interest by concealing reference to an interview? These are legitimate questions that remain unanswered as of this writing. Laura Jarrett, “Exclusive: Rosenstein Consulted with Ethics Adviser at DOJ on Russia Probe,” CNN, April 13, 2018. Sadie Gurman, Eric Tucker, and Jeff Horwitz, “Special Counsel’s Trump Investigation Includes Manafort Case,” Associated Press, June 2, 2017. Jonathan Turley, “Rod Rosenstein Must Recuse Himself,” The Hill, October 12, 2018. Matt Zapotosky and Devlin Barrett, “Rosenstein-McCabe Feud Dates Back to Angry Standoff in Front of Mueller,” Washington Post, October 10, 2018. Ibid. Eli Lake, “Rod Rosenstein Has Some Serious Explaining to Do,” Bloomberg, February 19, 2019. Matt Zapotsky and Devlin Barrett, “Rosenstein-McCabe Fued Dates Back to Angry Standoff in Front of Mueller.” Quinta Jurecic, “Document: Justice Department Releases Carter Page FISA Application,” Lawfare, July 21, 2018. Craig Bannister, “Rosenstein Testifies He Doesn’t Need to Read FISA Applications He Signs,” CNS News, June 29, 2018. Ibid. Turley, “It’s High Time Rod Rosenstein Recuse Himself.” Joseph diGenova, “James ‘Cardinal’ Comey—the Man Who Destroyed the FBI,” Fox News, April 12, 2019. James Comey, A Higher Loyalty: Truth, Lies, and Leadership (New York: Flatiron Books, 2018). Jurecic, “Document: Justice Department Releases Carter Page FISA Application.” Washington Post Staff, “Full Transcript: FBI Director James Comey Testifies on Russian Interference in 2016 Election,” Washington Post, March 20, 2017. “Vengeance is mine, and recompense, for the time when their foot shall slip; for the day of their calamity is at hand, and their doom comes swiftly,” Book of Deuteronomy 32:35. Politico Staff, “Full Text: James Comey Testimony Transcript on Trump and Russia,” Politico, June 8, 2017. See also Comey, A Higher Loyalty, 270. Gregg Jarrett, The Russia Hoax: The Illicit Scheme to Clear Hillary Clinton and Frame Donald Trump (New York: Broadside Books, 2018), ch. 10. Federal Bureau of Investigation, Records Management Division, “FBI’s Prepublication Review Policy Guide,” 0792PG, June 4, 2015, 1; “FBI Employment Agreement,” FD-291, available at https://www.fbi.gov/file-repository/fd-291.pdf/view; see also “Sensitive Compartmented Information NonDisclosure Agreement,” Federal Bureau of Investigation (Records Related to the Dismissal of FBI Director Comey), available at https://vault.fbi.gov/records-related-to-thedismissal-of-fbi-directorcomey/Records%20Related%20to%20the%20Dismissal%20of%20FBI%20Director%20Comey%20Part%2002%2 Alex Pappas, “Comey Denies Release of Memo Contents Was a ‘Leak,’ Addresses Dem-Funded Dossier in Fox News Interview,” Fox News, April 26, 2018. Comey, A Higher Loyalty, 269. Ibid., 270. Michael S. Schmidt, “Comey Memo Says Trump Asked Him to End Flynn Investigation,” New York Times, May 16, 2017; David Lauter, “Trump Asked Comey to Shut Down Investigation of Flynn, New York Times Reports,” Los Angeles Times, May 16, 2017. Ibid. Brooke Singman, “Comey Memos Reportedly Had Classified Info; Trump Says ‘That Is So Illegal,’ ” Fox News, July 10, 2017; Jeremy Stahl, “My Theory About the Number of Memos Comey Gave His Friend Was Wrong,” Slate, April 20, 2018. James B. Comey, Confidential Presidential Memorandum, FBI, January 28, 2017, available at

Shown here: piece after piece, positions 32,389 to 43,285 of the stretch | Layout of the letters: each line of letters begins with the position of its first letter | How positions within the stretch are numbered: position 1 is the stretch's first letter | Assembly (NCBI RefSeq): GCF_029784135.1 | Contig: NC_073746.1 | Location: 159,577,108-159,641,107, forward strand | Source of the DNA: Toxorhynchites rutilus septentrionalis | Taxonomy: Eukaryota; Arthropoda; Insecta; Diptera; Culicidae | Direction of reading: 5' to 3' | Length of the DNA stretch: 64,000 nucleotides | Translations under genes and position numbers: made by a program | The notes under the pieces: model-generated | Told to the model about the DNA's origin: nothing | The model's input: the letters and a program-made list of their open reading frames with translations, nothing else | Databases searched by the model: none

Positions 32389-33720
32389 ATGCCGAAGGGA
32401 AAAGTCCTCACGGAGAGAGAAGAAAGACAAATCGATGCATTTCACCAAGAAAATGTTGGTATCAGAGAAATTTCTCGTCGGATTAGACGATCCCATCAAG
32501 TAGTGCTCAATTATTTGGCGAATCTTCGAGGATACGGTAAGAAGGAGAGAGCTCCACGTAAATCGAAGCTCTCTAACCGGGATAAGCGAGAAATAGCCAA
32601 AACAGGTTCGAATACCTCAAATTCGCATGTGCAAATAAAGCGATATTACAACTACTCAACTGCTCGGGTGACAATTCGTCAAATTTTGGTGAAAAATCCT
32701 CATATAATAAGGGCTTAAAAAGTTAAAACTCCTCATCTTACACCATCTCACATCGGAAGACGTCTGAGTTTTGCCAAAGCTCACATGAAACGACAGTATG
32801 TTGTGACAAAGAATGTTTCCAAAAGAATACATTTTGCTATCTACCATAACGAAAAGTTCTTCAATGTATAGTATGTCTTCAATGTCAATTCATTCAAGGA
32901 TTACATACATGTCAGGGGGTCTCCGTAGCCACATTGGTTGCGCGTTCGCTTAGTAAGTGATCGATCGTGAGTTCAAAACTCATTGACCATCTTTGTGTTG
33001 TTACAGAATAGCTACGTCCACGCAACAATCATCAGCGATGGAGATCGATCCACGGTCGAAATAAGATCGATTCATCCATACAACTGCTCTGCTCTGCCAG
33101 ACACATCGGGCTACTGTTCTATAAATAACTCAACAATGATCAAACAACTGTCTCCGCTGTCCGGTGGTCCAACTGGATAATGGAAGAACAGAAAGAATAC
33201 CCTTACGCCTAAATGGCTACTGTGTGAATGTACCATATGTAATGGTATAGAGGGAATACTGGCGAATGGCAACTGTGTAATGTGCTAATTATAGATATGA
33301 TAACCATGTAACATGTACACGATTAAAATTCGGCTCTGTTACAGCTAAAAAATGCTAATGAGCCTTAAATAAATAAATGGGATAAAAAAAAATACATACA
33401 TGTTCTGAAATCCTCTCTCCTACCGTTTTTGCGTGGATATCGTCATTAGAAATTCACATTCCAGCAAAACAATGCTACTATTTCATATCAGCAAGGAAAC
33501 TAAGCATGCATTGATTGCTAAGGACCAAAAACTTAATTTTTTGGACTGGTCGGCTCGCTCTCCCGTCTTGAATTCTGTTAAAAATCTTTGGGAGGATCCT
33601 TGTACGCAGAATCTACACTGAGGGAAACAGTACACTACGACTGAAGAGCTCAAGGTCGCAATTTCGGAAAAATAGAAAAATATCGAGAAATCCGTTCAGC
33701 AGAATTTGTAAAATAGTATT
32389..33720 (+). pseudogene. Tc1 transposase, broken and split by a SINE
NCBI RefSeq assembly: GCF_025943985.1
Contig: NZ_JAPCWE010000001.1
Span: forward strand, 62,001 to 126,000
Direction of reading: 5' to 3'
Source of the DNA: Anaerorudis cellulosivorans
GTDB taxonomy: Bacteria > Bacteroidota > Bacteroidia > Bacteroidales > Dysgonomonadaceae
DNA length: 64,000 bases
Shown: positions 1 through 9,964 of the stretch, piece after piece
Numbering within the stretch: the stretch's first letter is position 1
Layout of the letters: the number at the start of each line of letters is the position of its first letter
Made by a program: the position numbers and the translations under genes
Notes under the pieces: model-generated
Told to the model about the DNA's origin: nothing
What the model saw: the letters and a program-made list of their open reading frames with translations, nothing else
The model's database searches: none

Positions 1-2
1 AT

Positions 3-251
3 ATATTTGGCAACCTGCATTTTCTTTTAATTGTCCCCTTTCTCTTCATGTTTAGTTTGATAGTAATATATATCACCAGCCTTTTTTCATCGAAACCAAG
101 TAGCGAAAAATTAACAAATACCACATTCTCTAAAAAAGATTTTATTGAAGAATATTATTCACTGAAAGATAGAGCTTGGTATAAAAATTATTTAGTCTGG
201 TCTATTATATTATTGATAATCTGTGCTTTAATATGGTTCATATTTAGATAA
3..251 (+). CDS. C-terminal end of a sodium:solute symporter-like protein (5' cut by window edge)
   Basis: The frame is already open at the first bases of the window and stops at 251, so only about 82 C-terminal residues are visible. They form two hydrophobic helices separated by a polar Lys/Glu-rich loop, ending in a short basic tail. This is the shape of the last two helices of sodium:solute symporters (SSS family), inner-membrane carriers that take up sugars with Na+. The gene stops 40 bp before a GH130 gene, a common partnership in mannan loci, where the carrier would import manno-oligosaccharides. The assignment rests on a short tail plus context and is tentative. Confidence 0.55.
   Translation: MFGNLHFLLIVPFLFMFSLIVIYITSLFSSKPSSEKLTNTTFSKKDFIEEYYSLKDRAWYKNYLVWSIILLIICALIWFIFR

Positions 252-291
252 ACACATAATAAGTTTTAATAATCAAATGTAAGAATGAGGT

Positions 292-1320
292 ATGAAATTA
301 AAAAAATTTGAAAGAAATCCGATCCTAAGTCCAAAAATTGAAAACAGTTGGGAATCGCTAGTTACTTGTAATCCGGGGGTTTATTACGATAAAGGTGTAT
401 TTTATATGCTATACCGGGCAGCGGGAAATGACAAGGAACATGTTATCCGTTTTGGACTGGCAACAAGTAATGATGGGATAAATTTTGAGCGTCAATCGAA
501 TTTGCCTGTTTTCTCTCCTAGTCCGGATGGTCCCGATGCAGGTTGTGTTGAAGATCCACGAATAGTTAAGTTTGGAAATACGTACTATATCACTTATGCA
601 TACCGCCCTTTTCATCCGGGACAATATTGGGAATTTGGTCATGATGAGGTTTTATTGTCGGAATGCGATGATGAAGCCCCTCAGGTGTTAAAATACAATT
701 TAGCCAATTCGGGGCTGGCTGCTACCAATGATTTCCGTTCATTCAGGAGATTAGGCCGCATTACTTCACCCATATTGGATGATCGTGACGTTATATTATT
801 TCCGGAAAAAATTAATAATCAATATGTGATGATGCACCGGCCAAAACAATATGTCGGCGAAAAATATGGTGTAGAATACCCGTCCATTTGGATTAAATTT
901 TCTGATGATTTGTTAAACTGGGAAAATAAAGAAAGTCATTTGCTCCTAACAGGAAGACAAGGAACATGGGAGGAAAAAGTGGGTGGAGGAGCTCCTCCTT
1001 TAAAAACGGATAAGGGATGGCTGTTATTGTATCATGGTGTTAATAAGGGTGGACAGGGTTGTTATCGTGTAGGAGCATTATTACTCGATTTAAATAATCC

130. 131. 132. 133. 134. 135.

136. 137. 138. 139. 140. 141. 142.

143. 144. 145. 146.

147. 148. 149.

https://www.documentcloud.org/documents/4442900-Ex-FBI-Director-James-Comey-smemos.html; Peter Kasperowicz, “James Comey Promised Trump: ‘I Don’t Leak,’ ” Washington Examiner, April 19, 2018. Byron Tau and Aruna Viswanatha, “Justice Department Watchdog Probes Comey Memos over Classified Information,” Wall Street Journal, April 20, 2018. Brooke Singman, Twitter, April 20, 2018, https://twitter.com/brookefoxnews/status/987378859510259712. Comey, A Higher Loyalty, 270; Daniel Chaitin, “James Comey Denies Leaking Memos, Sees ‘No Credible Claim’ He Broke Law,” Washington Examiner, April 25, 2108. Lata Nott, “Leaks and the Media,” Freedom Forum Institute. United States Code, 18 U.S.C. § 641, “Public Money, Property or Records.” See also United States v. DiGilio, 538 F.2d 972, 978 (3d Cir. 1976); Pfeiffer v. C.I.A., 60 F.3d 861, 864 (D.C. Cir. 1995). FBI Employment Agreement, Including Provisions and Prohibited Disclosures, FD-291, https://www.fbi.gov/file-repository/fd-291.pdf/view. This agreement reads, in part, “I will not reveal, by any means, any information or material from or related to FBI files or any other information acquired by virtue of my official employment to any unauthorized recipient without prior official written authorization by the FBI.” United States Code, 18 U.S.C. § 793, “Gathering, Transmitting or Losing Defense Information”; United States Code, 18 U.S.C. § 1924, “Unauthorized Removal and Retention of Classified Documents or Material.” Politico Staff, “Full Text: James Comey Testimony Transcript on Trump and Russia.” James B. Comey, “Statement for the Record,” Senate Select Committee on Intelligence, June 8, 2017, https://www.intelligence.senate.gov/sites/default/files/documents/os-jcomey-060817.pdf, 5. Author’s interview with President Donald J. Trump, Oval Office, White House, June 25, 2019. The Mueller Report, 333. United States Code, 18 U.S.C. § 953, “Private Correspondence with Foreign Governments” (the Logan Act). There have been two indictments under the Logan Act, one in 1803 and the other in 1852. Both cases were dropped without prosecution. For the legal efficacy of the act, see Jacob Frenkel, “Why Michael Flynn’s Plea May Not Lead to a Logan Act Violation,” Forbes, December 12, 2017; Dan McLaughlin, “Repeal the Logan Act,” National Review, May 5, 2018; Michael V. Seitzinger, “Conducting Foreign Relations Without Authority: The Logan Act,” Congressional Research Service, March 11, 2015. See also Waldron v. British Petroleum Co., 231 Fed. Supp. 72 (1964). Alex Pappas, “Comey Admits Decision to Send FBI Agents to Interview Flynn Was Not Standard,” Fox News, December 13, 2018. Ibid. Gregg Re, “Flynn Says FBI Pushed Him Not to Have Lawyer Present During Interview,” Fox News, December 12, 2018. Charles E. Grassley, Chairman, United States Senate Committee on the Judiciary, letter to Rod J. Rosenstein, Deputy Attorney General, and Christopher A. Wray, Director, Federal Bureau of Investigation, May 11, 2018, https://www.judiciary.senate.gov/imo/media/doc/2018-0511%20CEG%20to%20DOJ%20FBI%20(Flynn%20Transcript).pdf. Alex Pappas, “Mueller Releases Flynn Files Showing FBI Doubts over ‘Lying,’ Tensions over Interview,” Fox News, December 14, 2018. Washington Post Staff, “Full Transcript: Acting FBI Director McCabe and Others Testify Before the Senate Intelligence Committee,” Washington Post, May 11, 2017. Comey, “Statement for the Record,” Senate Select Committee on Intelligence, 5; Politico Staff, “Full Text: James Comey Testimony on Trump and Russia,” 66.